My numeracy is virtually zero, so I'll trust you'll bear with me while I argue that 2 + 2 = 5, and all without most of my usual links because, apart from Indonesia Anonymous
and Green Stump
, I'm not sure that any of you actually check where my postulations are coming from.
There have been many recent events in the Indonesian business world which I have problems in understanding. These range from the billionaires mysteriously disappearing from the Forbes list to the recent manouverings by pribumi
(i.e. non-Chinese) family groups to take control of major resources.
The latest in that particular scenario is the postponing, again, of the high-profile subway project - running the 14.3 kilometers from Lebak Bulus in South Jakarta to downtown Kota in Central Jakarta
. I'm not going to comment on the sheer improbability of the project being completed next year, let alone started, or that building a subway system in a sinking metropolis seems to be more pie-in-the-sky. (And if you can find a better mixed metaphor than that, please leave it in the comments box.)
Vice President Jusuf Kalla has said that the government was currently considering loans from several countries in the Middle East, as well as from the local private sector coordinated by state enterprises.
The estimated cost for the MRT project is US$767.66 million, with $521.75 million expected to come from foreign loans and the remaining $245.91 million from local funding.
In the early stages of negotiations, Japan was committed to providing 70 percent of the total cost of the project, with the remaining 30 percent to come from the Jakarta administration, in cooperation with private companies.
Later, the Indonesian government proposed the construction should be funded 75 percent locally, in the hope that the project would not exclusively use Japanese technology and components, but would instead be able to absorb more local workers and materials.
Japan, of course, would like to see its loans tied to Japanese technology and components.
And what Jakartass would like to see, perhaps from Yosef Ardi
, Arianto A. Patunru
, the guys at Café Salemba
and Rasyad A. Parinduri
who are Indonesian bloggers focussing on economics and business - in English, is an in-depth breakdown of the local families seeking their slices of the mega projects being prised away from foreign investors. (Freeport, Newmont, Exxon anyone?).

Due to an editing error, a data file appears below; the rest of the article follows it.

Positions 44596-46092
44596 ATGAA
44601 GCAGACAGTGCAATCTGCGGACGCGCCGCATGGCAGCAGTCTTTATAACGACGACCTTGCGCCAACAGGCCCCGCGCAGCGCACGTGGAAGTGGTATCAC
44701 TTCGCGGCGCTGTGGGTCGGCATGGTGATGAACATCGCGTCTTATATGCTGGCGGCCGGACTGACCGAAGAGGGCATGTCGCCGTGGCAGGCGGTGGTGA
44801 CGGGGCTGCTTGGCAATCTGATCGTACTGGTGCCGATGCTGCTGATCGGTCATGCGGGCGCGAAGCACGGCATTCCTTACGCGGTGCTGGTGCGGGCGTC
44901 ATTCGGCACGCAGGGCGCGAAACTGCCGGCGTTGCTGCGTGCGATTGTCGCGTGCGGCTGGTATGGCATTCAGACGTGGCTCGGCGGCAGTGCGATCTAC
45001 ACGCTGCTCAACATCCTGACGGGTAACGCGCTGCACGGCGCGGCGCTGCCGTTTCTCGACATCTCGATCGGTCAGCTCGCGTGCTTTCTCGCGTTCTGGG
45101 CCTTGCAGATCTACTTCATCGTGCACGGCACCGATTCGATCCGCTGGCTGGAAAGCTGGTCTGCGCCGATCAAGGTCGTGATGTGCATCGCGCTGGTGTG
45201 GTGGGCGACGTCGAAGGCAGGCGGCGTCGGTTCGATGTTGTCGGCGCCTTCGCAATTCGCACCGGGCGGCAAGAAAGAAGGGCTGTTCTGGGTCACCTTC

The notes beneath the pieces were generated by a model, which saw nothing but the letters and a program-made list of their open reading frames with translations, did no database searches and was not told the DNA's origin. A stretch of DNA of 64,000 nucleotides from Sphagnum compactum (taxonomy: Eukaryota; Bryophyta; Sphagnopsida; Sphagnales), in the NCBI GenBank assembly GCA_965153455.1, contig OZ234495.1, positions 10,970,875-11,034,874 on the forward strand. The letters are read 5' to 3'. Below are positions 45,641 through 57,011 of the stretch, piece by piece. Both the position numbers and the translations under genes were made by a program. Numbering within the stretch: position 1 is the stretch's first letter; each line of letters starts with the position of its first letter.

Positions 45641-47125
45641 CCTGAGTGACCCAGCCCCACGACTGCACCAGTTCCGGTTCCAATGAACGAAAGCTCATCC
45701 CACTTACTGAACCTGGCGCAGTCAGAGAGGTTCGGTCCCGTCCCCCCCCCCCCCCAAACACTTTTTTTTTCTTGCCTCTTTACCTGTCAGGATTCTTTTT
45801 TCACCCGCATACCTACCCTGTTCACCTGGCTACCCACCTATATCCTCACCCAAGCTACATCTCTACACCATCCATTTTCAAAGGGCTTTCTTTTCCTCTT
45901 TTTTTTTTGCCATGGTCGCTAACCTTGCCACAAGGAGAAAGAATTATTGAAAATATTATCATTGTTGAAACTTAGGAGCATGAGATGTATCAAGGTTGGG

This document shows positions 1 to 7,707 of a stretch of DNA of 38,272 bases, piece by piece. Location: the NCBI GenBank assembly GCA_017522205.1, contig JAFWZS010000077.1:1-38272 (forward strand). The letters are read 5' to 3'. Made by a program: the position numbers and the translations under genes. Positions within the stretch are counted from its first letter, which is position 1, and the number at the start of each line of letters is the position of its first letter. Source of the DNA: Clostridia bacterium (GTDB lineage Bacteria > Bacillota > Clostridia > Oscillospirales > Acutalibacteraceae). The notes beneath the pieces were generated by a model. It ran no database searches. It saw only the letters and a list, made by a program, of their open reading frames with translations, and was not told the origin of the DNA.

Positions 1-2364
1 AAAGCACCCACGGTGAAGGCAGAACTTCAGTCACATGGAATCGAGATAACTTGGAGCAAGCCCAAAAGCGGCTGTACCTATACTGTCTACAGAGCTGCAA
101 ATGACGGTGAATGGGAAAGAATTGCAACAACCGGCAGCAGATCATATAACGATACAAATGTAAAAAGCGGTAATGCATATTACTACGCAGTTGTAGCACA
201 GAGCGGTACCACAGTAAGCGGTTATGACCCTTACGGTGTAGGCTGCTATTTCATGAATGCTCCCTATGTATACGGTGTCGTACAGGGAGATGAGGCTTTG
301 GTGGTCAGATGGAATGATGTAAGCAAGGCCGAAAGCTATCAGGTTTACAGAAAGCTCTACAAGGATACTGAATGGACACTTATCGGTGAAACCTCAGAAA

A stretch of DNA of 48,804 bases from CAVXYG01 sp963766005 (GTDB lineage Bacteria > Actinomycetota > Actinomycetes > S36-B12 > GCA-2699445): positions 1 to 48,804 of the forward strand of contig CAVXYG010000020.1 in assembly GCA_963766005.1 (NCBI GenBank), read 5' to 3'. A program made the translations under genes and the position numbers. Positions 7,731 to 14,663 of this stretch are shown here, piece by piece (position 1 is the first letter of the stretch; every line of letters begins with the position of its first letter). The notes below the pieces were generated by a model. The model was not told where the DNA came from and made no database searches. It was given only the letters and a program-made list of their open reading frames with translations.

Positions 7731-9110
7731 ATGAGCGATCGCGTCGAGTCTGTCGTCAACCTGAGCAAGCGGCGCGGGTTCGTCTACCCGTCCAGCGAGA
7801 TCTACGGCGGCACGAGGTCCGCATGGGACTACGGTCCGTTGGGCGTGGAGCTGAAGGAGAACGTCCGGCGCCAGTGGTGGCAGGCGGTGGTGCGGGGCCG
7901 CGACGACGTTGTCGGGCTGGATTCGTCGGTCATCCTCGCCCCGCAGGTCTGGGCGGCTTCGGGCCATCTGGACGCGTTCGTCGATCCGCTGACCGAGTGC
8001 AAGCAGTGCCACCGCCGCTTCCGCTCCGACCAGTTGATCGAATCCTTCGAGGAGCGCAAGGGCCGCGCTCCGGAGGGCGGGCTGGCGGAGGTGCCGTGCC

Let it not be suggested that the familiar KKN (korupsi, kollusi, nepotisme
) are back in play, but there does seem to be an element of kronyism
. Of course, I stand to be corrected, but there are enough hints and rumours circulating to indicate that there is a major play for business power going on.
Back on the street this morning, I heard from my taxi driver a rather disturbing rumour. As usual I had waited for a tarif lama
(old tariff) taxi to pick me up. A saving of $4/5 (Rp.35/40,000) per day is worth having. The recent rises in fuel costs have substantially reduced the number of us using taxis, so many taxi firms stayed with the old fares. Moreover, a couple of companies who had changed their meters to the new rate, the tarif baru
, had, because of the loss and lack of custom, reverted to the old rate.
The Blue Bird Group can be considered the largest company of its kind in Asia and possibly in the world. From modest beginnings in 1972 - with only 25 taxi cabs - the Blue Bird Group's fleet now has over 8200 vehicles. The company offers services ranging from taxis, executive taxis, limousines and all sizes of buses to container trucks.
Yep, it's big and generally very reliable and resolutely refused to lower its tariff, believing that the public preferred
This has always been true to some extent, but it too has suffered as many of us have transferred our affections and wallets to other transport alternatives.
And the rumour which seriously upset my driver this morning? That due to the 'politik
' (the political clout) of Blue Bird, all taxi companies are being forced to charge tarif baru
, starting this week. This would of course, benefit Blue Bird known
for its internal and external honesty, utmost discipline, courtesy to customers and a craving for excellence.
If true, I can see a time when some taxis will operate without meters in order to attract customers, and that can't be good.
NB. Mrs. Mutiara Djokosoetono, SH., Founder & President Director of Blue Bird, was a good friend of Madam Tien Suharto.